On January 14, 2020, the SEC urged investors to be cautious about promises made in relation to IEOs. The alert explained that IEOs are similar to initial coin offerings in that they are offerings of digital assets to raise capital, but hyped as an innovation over ICOs because they are offered directly by trading platforms.
The SEC also warned that IEOs offered outside the U.S might be attempting to evade securities laws in the country, and they could be misleading to investors.
2019’s Top IEO Launchpads
Singapore-based exchange, Huobi Global, unveiled “Huobi Prime” in March 2019, with the launch platform having already hosted 7 projects in a period of just several months.
Huobi Prime started off with project TOP Network, an open communication network that raised $8M via Houbi Prime.
While the pioneering launch platform has no IEOs continuing at the moment, most of Huobi Primes’ recently-closed sales have reached their projected hard caps.
Coineal is a large crypto exchange with 101 pairs and around $550 million 24-hour trading volumes. The exchange began offering IEOs in March of last year and has already had approximately 28 IEOs on the platform since its launch.
One of the first IEOs on Coineal was ZeroBank, a blockchain-based legal ecosystem for international money transfers.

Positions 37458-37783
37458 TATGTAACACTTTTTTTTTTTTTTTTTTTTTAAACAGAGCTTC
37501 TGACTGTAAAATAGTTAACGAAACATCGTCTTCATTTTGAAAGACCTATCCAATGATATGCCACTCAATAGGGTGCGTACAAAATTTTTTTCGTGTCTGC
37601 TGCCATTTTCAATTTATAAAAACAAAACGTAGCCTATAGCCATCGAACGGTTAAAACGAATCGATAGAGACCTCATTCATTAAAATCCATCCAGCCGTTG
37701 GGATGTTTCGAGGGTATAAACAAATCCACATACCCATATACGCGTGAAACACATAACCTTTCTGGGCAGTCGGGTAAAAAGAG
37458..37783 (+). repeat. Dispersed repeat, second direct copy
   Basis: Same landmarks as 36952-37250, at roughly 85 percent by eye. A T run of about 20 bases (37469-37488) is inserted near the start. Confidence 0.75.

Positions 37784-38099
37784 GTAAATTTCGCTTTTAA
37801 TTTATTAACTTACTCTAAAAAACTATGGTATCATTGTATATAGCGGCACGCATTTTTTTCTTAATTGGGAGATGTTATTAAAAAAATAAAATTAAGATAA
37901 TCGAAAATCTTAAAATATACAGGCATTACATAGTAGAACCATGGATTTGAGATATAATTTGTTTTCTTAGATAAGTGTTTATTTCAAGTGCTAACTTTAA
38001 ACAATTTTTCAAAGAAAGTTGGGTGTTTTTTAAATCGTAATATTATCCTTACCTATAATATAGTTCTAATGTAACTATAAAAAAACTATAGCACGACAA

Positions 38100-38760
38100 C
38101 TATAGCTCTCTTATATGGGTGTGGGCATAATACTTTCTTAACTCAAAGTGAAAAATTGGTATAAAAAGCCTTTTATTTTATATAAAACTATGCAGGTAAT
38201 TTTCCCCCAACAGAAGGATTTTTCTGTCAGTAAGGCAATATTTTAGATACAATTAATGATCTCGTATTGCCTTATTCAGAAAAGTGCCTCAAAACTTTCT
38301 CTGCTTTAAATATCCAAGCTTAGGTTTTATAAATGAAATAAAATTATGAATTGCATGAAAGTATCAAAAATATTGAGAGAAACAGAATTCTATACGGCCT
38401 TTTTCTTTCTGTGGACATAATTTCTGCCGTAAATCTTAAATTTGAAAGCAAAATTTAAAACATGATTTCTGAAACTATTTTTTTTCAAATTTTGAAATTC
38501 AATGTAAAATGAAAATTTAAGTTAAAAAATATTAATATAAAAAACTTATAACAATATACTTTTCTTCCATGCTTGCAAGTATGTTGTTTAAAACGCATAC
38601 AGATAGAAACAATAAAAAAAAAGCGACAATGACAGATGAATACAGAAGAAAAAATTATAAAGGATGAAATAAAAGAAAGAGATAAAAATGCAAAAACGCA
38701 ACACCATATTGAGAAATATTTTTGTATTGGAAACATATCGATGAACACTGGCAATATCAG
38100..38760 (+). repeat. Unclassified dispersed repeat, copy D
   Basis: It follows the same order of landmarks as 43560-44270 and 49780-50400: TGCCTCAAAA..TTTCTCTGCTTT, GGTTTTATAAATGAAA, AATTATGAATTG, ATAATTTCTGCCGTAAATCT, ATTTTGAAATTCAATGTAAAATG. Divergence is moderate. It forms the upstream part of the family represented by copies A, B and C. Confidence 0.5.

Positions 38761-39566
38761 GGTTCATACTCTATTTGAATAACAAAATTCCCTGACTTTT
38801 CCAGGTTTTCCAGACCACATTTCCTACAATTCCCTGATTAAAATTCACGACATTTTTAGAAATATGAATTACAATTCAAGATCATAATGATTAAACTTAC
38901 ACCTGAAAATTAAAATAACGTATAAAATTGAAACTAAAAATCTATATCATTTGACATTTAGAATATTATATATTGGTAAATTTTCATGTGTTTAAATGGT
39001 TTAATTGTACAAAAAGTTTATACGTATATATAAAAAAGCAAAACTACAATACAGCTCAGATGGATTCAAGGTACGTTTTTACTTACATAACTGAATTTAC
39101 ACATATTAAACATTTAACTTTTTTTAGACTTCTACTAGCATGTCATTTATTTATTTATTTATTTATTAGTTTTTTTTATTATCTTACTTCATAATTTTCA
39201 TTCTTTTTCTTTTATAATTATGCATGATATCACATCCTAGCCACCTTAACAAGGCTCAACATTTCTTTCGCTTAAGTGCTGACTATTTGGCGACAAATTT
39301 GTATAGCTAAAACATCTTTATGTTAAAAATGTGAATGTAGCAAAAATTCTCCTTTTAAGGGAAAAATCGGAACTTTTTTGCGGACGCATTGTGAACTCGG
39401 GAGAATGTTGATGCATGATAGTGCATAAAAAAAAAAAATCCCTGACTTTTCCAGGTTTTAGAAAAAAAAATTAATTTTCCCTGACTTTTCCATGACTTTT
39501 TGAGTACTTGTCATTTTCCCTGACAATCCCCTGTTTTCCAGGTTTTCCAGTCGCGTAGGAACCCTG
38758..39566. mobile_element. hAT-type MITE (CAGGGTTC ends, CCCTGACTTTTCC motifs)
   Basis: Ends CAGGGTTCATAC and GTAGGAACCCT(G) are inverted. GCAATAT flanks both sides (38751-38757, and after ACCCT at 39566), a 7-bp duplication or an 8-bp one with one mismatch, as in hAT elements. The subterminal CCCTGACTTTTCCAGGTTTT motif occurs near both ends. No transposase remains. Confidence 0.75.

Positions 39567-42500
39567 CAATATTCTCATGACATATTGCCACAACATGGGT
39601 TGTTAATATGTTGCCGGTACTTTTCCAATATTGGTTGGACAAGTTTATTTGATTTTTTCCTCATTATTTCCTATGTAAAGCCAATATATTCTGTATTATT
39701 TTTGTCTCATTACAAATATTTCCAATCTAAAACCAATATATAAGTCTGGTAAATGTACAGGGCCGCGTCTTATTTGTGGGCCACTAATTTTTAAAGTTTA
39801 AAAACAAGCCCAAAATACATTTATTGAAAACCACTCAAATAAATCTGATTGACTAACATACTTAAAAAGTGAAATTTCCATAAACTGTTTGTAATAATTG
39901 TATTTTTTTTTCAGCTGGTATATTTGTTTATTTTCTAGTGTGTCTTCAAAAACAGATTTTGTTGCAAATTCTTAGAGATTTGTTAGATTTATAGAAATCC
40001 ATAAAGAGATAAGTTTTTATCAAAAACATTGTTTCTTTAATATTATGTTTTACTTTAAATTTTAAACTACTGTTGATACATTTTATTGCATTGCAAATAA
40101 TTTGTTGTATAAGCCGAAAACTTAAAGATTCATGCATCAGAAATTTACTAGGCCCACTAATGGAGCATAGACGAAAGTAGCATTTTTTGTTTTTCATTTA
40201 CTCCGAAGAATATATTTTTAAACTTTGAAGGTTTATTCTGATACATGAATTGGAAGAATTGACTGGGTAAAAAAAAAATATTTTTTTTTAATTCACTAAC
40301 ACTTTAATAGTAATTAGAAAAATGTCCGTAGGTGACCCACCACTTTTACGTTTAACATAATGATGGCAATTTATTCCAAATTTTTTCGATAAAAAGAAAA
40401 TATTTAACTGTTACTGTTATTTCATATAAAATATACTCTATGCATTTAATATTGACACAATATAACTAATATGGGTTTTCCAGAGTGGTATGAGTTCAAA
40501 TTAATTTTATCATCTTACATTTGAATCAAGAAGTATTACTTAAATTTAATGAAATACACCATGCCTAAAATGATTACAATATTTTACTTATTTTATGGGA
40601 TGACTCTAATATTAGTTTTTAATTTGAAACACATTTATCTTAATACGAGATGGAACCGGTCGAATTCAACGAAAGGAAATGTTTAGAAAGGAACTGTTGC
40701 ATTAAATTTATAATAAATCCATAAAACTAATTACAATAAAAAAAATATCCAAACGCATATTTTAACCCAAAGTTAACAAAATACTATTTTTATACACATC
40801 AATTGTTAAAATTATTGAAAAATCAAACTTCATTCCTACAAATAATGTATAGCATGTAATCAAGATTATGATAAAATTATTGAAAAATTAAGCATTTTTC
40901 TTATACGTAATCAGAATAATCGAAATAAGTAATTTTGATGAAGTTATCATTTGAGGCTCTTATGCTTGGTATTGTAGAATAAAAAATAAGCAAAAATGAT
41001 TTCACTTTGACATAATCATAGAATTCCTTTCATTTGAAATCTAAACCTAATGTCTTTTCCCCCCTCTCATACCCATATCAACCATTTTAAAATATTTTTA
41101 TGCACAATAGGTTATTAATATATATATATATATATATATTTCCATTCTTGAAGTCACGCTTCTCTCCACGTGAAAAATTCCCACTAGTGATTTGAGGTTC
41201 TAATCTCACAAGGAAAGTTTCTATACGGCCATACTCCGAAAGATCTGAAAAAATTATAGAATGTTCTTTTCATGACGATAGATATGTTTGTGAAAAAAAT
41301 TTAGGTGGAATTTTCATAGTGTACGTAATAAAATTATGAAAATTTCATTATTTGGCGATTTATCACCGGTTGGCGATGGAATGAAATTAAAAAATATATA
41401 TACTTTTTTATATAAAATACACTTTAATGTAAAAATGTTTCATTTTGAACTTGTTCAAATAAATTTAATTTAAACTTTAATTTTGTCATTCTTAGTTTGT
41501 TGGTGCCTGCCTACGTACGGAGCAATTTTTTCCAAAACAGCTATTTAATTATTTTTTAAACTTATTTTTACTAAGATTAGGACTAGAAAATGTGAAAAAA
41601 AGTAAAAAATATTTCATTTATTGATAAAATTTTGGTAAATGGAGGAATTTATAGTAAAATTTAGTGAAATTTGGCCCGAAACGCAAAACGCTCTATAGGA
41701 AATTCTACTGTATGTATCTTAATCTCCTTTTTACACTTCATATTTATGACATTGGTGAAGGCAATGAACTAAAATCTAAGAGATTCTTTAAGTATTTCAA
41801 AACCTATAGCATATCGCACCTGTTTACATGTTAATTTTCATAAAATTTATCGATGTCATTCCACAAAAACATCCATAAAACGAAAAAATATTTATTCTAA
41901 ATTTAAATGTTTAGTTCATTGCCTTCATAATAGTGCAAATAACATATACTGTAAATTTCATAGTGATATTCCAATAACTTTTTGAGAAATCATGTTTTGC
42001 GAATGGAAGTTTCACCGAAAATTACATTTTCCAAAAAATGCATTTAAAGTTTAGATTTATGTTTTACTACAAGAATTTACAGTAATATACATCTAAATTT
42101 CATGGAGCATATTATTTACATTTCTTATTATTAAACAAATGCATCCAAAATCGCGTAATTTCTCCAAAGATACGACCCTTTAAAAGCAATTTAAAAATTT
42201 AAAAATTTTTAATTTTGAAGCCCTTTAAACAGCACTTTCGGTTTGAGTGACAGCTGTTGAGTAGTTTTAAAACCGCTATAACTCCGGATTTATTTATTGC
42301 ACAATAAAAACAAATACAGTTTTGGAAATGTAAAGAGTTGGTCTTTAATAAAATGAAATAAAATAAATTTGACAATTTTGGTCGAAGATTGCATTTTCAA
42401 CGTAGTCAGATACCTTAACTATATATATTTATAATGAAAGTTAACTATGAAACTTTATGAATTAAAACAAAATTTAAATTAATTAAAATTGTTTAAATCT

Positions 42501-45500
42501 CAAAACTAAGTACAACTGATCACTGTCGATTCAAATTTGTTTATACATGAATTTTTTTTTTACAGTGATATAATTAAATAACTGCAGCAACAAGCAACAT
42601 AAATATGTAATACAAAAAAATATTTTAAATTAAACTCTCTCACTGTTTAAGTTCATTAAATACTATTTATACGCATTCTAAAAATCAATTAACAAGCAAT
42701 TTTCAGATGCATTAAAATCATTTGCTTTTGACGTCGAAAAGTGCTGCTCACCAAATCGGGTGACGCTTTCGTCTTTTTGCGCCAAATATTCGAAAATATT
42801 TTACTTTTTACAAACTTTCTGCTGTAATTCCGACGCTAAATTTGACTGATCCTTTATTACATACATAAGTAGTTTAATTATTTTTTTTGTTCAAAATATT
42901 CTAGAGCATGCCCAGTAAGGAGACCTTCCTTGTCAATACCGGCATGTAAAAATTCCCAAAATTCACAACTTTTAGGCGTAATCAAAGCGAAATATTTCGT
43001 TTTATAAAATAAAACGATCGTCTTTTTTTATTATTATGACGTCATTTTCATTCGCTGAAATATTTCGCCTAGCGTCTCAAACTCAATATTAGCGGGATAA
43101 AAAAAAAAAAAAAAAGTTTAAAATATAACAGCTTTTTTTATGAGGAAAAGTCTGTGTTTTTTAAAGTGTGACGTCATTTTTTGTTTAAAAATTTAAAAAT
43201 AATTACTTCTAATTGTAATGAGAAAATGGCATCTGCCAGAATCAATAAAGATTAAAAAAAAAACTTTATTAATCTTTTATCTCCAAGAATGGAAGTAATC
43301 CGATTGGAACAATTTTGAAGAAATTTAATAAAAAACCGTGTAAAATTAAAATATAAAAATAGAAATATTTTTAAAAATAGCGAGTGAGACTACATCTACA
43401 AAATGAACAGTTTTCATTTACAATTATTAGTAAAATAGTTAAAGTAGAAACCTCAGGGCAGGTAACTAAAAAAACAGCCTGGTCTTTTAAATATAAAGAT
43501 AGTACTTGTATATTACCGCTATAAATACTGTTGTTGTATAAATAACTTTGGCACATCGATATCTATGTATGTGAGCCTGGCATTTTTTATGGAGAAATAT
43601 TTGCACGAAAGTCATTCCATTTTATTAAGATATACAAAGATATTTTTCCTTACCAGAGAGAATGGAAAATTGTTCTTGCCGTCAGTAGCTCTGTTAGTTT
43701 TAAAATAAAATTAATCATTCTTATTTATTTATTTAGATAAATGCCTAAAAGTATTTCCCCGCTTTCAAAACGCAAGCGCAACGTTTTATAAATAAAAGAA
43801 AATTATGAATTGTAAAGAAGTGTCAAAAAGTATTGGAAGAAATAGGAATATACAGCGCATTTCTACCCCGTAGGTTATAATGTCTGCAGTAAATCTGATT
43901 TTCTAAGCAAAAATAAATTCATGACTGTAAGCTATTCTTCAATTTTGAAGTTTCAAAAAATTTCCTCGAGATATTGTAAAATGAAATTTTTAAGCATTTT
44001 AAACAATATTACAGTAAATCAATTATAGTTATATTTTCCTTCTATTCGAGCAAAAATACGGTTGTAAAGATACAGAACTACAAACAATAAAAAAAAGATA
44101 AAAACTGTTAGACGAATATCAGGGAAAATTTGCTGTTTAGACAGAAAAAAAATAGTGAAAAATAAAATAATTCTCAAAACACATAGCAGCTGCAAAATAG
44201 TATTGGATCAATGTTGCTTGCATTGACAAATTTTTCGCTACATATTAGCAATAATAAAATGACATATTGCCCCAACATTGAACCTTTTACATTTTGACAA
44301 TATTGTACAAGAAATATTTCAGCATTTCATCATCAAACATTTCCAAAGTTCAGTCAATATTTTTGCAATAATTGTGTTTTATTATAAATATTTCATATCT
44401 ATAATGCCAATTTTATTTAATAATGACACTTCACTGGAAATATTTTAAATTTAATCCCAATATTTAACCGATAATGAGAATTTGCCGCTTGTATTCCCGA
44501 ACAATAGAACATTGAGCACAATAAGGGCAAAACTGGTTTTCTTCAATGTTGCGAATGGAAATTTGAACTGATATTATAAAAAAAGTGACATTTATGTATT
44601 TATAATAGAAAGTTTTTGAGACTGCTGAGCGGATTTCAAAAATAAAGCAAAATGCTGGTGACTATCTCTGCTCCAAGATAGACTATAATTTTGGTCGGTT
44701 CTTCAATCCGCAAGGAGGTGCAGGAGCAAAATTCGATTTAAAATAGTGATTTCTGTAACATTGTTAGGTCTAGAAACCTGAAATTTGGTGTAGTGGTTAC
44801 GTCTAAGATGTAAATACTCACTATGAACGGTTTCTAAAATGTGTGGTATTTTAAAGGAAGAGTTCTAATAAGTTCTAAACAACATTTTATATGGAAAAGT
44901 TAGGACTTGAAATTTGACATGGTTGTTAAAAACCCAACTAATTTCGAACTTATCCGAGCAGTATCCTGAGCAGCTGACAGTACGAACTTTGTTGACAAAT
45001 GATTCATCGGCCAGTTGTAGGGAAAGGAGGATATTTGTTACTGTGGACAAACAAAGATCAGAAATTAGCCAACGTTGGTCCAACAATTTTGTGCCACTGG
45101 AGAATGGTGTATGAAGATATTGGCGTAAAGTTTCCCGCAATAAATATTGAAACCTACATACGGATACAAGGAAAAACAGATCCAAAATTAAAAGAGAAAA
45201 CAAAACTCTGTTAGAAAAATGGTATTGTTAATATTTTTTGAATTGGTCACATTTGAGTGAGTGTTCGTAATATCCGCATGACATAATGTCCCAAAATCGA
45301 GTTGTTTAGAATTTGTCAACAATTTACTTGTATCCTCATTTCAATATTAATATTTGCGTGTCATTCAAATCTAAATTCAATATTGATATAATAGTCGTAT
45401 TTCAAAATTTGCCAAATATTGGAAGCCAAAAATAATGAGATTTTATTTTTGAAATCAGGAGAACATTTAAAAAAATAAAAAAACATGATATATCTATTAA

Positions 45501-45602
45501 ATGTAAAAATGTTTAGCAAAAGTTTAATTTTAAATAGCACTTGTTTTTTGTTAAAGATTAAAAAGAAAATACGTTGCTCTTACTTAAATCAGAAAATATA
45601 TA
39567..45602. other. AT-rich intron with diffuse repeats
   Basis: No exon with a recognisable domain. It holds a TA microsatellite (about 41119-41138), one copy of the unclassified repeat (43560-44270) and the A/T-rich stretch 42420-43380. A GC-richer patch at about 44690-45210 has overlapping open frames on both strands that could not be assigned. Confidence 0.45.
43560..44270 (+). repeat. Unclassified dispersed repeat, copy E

A more recent project that closed in July 2019 is Sessia, a social marketplace with CRM, SMM, and logistics management tools for businesses. The sale was hoping to raise $50 million with tokens costing 1.50 USD/KICKS. Full token sales haven’t been unveiled yet.
Vivarium, another IEO that closed in September, hoped to raise $5 million through Coineal so as to provide a virtual reality ecosystem for businesses.
Diamond Open Market is the sole project open currently on Coineal, and it is aiming to create an EOS network to trade naturally grown diamonds.
What Lies Ahead For IEOs?
It’s hard to say for sure, but the future will surely be shaped by how the crypto community self-policies, how regulatory bodies do (or don’t) intervene, and how effectively blockchain projects themselves create viable use cases.
That said, results in the recent past affirm that IEOs work as a fund-raising tool. For example, KuCoin’s IEO platform (KuCoin Spotlight), recently sold out its MultiVac IEO in less than a minute, raising over $16 million.
Likewise, Hong Kong Corporation Percival raised over $35M via its IEO collaboration with Coineal.
For the crypto exchanges themselves, IEOs can be rewarding because the exchanges charge partners sign-on levies and get a share of each successful token sale.
IEOs typically mean more revenues for exchanges, as they host a token sale by doing the vetting process for a fee. Exchanges also get payments when the token begins trading on their platform.
Market observers believe that IEOs came at a time when cryptocurrency exchanges struggled as digital currencies slumped, and crypto buyers reduced. IEOs gave crypto some form of a lifeline.
However, the SEC has warned of offshore trading platforms that attempt to avoid regulatory scrutiny in the U.S by claiming an offering to be outside the country’s securities laws.
This can leave investors without important info about the IEO issuer, the token being offered, and arrangements between the exchanges and IEO issuers that would be helpful to investors trying to decide whether to invest in an IEO or not.